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MORRIS: A presidential lesson in statesmanship

February 4, 2017

MorrisI spent some time recently with Charles Hyde, president and CEO of the Benjamin Harrison Presidential Site. Being a bit of a history buff and a lifelong student of government and politics, I found the time spent with Hyde fascinating.

The Benjamin Harrison Presidential Site, at 1230 N. Delaware St., is dedicated to maintaining and preserving the president’s home as a museum and memorial to Indiana’s only elected president. You’ll find Harrison’s 1875 mansion beautifully restored, along with a huge collection of artifacts.

Harrison was our nation’s 23rd president and served from 1889 to 1893. While born and schooled in Ohio, Harrison married and moved to Indianapolis in 1854. He established a law practice and was elected city attorney and then Supreme Court reporter. Harrison and his wife, Caroline, had two children. Shortly after his election as Supreme Court reporter, the Civil War called and Harrison served a distinguished tour of military duty.

After the Civil War, Harrison returned to Indianapolis and re-established his law practice while resuming his elected duties. The Harrisons built their Indianapolis home in 1875 and, except for the years he spent in Washington, D.C., Harrison lived in it until his death in 1901.

Benjamin Harrison’s legacies as president include passage of the Sherman Antitrust Act, expansion of the U.S. Navy, being a staunch defender of African-American rights, and his role as a conservation pioneer, among many other accomplishments.

There’s a timely story in the January-April, 2017, issue of “The Statesman,” the Presidential Site’s in-house publication, called “A Tale of Two Elections: Civility as a Strength.” Here’s a version of the article edited for space:

“In the history of our great country there have only been two presidents who met each other in the ring for two separate elections: Benjamin Harrison and Grover Cleveland. They were to experience the best and worst of times—each discovering what it was to win and lose against each other. Their elections in 1888 and 1892 were no easy contests, and were sharply waged by the parties and partisans of their time. But their experiences stand in sharp contrast to modern presidential elections. Humility was seen as a qualification for the presidency in the 19th century, and eagerness for the office a disqualification.

“In 1888, Harrison won the electoral vote, and Cleveland the popular vote, but Harrison was the clear winner.” (Cleveland was the incumbent.) “Although the electoral college was at odds with the popular vote in a close race, both candidates remained silent. They let the pundits and scholars argue about the future of the voting system.”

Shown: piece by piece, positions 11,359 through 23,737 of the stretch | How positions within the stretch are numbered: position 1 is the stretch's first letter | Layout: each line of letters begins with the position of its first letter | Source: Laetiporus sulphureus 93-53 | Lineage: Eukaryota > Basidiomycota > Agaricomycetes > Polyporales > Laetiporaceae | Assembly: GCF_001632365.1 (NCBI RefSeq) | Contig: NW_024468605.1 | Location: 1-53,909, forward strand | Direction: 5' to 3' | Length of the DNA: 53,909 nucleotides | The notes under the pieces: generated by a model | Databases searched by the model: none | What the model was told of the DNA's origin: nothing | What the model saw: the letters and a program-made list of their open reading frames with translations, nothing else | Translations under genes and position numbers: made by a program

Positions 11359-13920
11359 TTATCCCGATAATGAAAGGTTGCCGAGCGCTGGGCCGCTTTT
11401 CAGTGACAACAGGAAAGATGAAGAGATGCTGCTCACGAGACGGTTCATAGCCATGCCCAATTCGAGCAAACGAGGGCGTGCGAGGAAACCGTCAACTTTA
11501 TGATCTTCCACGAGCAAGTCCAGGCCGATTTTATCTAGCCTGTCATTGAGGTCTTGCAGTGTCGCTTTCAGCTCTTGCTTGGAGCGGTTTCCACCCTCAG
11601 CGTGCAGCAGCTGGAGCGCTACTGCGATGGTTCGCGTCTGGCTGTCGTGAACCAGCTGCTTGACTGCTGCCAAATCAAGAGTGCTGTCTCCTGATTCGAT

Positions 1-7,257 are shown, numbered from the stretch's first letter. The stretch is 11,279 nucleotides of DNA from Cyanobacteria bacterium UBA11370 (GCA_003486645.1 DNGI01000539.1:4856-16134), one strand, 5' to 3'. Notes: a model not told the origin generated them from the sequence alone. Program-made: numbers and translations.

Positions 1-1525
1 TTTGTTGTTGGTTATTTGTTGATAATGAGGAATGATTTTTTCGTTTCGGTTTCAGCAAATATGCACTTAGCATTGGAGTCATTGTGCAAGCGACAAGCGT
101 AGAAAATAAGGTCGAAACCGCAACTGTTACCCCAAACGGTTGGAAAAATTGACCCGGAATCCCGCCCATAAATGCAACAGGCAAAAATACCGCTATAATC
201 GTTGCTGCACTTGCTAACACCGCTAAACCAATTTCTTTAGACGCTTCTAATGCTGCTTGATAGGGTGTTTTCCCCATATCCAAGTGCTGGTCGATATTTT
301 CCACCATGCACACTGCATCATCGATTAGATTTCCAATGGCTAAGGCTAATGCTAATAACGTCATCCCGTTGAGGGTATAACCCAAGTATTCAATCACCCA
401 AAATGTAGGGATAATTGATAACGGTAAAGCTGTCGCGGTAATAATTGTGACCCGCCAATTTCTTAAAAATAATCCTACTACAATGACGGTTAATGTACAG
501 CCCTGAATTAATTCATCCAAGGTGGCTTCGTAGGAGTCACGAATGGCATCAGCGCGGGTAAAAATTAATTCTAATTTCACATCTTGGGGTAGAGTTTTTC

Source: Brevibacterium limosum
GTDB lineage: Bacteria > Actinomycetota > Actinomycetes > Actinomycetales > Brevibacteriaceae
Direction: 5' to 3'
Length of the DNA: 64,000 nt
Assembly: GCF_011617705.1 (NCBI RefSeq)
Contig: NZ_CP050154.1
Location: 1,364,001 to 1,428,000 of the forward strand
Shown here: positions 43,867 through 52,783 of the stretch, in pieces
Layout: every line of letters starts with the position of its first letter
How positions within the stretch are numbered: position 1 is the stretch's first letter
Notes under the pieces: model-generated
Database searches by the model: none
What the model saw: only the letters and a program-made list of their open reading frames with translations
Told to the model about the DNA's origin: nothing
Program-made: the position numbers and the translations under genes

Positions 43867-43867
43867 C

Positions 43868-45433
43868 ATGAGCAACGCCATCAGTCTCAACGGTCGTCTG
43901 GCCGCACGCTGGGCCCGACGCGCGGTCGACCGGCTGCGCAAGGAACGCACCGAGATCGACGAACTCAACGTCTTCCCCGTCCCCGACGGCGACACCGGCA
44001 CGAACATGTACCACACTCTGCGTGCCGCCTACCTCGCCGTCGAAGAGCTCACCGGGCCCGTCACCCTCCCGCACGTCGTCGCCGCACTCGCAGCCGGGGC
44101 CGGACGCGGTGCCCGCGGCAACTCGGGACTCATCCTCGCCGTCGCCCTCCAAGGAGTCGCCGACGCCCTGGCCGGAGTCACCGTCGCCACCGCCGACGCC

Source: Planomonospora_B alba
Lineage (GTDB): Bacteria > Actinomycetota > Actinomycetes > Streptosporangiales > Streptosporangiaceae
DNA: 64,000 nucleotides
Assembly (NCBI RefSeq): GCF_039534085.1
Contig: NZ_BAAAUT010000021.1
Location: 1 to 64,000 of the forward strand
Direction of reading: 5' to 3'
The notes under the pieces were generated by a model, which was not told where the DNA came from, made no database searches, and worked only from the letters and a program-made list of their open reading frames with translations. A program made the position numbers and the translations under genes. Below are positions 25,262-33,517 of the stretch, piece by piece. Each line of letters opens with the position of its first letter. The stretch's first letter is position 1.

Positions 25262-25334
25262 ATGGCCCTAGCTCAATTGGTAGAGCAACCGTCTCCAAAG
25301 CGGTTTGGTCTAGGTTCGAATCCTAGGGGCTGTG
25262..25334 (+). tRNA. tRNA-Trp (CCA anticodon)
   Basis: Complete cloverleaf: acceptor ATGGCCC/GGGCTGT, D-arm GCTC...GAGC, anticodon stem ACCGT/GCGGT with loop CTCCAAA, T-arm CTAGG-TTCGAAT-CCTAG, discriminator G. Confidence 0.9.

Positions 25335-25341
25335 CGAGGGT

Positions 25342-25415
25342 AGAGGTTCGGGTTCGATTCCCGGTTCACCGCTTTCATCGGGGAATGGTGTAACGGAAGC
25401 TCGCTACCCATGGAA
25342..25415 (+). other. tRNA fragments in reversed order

And so there was a peaceful transition of power on Inauguration Day, with Cleveland being gracious to Harrison. The two men rode together in an open horse-drawn carriage to the Capitol and walked arm-in-arm to the platform. It was a rainy day, and a photo shows Cleveland holding an umbrella over Harrison during the inaugural address.

Four years later, Harrison and Cleveland ran against each other again, in 1892—a unique election with both men having lived in the White House.

The article continues:

“But it was complicated by shifting public opinion and first lady Caroline Harrison’s lingering illness and untimely death. Under the circumstances, President Harrison refused to campaign for himself and Cleveland curtailed his public appearances out of respect.”

(Harrison lost this time out, but like Cleveland four years prior, was gracious in defeat.)

“Once again, the same two men rode in an open carriage to the Capitol and then walked out on the platform arm-in-arm.

“Although they shared a display of civility and mutual respect, the outward relationship belied some stark differences in political philosophy and policy. But Cleveland and Harrison were able to transcend these disagreements by showing courtesy to each other as statesmen. Their differences made them political foes, but there was a place and a time for argument and compromise.

“Civility was not just a fashion to be worn in public, but a vital tradition Harrison and Cleveland were willing to embody to ensure a smooth transition of power and the preservation of the republic.”

If you’re tired of watching the madness in Washington today on TV, you might consider gathering family and friends together and paying a visit to the Benjamin Harrison Presidential Site. I believe you’ll find the visit educational and worth the trip.

In addition to a visit, you can find more information and make a donation on the website PresidentBenjaminHarrison.org.•

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Morris is publisher of IBJ. His column appears every other week. To comment on this column, send email to gmorris@ibj.com.

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